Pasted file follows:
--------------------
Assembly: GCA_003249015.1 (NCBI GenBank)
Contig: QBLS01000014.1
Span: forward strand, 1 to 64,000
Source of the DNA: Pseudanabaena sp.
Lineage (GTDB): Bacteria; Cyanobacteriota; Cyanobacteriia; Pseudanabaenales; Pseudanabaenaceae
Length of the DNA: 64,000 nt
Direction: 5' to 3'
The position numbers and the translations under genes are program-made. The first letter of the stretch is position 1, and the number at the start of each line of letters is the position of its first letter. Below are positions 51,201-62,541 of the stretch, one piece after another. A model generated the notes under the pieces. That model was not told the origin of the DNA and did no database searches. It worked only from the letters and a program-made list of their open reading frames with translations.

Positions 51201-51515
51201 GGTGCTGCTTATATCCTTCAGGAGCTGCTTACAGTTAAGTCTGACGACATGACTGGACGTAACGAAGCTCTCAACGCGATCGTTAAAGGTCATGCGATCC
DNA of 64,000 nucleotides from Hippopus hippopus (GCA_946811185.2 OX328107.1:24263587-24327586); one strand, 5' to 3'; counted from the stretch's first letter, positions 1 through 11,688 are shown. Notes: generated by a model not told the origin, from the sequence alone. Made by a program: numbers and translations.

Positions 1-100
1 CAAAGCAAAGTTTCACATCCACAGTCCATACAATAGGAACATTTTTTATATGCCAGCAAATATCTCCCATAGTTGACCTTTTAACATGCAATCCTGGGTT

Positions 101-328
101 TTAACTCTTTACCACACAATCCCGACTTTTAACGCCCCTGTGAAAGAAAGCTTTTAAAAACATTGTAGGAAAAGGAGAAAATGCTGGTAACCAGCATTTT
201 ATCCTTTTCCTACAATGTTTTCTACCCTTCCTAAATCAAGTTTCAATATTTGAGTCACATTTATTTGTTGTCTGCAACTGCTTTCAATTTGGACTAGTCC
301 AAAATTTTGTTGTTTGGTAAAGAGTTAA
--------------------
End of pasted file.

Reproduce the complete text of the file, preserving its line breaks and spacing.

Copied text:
Assembly: GCA_003249015.1 (NCBI GenBank)
Contig: QBLS01000014.1
Span: forward strand, 1 to 64,000
Source of the DNA: Pseudanabaena sp.
Lineage (GTDB): Bacteria; Cyanobacteriota; Cyanobacteriia; Pseudanabaenales; Pseudanabaenaceae
Length of the DNA: 64,000 nt
Direction: 5' to 3'
The position numbers and the translations under genes are program-made. The first letter of the stretch is position 1, and the number at the start of each line of letters is the position of its first letter. Below are positions 51,201-62,541 of the stretch, one piece after another. A model generated the notes under the pieces. That model was not told the origin of the DNA and did no database searches. It worked only from the letters and a program-made list of their open reading frames with translations.

Positions 51201-51515
51201 GGTGCTGCTTATATCCTTCAGGAGCTGCTTACAGTTAAGTCTGACGACATGACTGGACGTAACGAAGCTCTCAACGCGATCGTTAAAGGTCATGCGATCC
DNA of 64,000 nucleotides from Hippopus hippopus (GCA_946811185.2 OX328107.1:24263587-24327586); one strand, 5' to 3'; counted from the stretch's first letter, positions 1 through 11,688 are shown. Notes: generated by a model not told the origin, from the sequence alone. Made by a program: numbers and translations.

Positions 1-100
1 CAAAGCAAAGTTTCACATCCACAGTCCATACAATAGGAACATTTTTTATATGCCAGCAAATATCTCCCATAGTTGACCTTTTAACATGCAATCCTGGGTT

Positions 101-328
101 TTAACTCTTTACCACACAATCCCGACTTTTAACGCCCCTGTGAAAGAAAGCTTTTAAAAACATTGTAGGAAAAGGAGAAAATGCTGGTAACCAGCATTTT
201 ATCCTTTTCCTACAATGTTTTCTACCCTTCCTAAATCAAGTTTCAATATTTGAGTCACATTTATTTGTTGTCTGCAACTGCTTTCAATTTGGACTAGTCC
301 AAAATTTTGTTGTTTGGTAAAGAGTTAA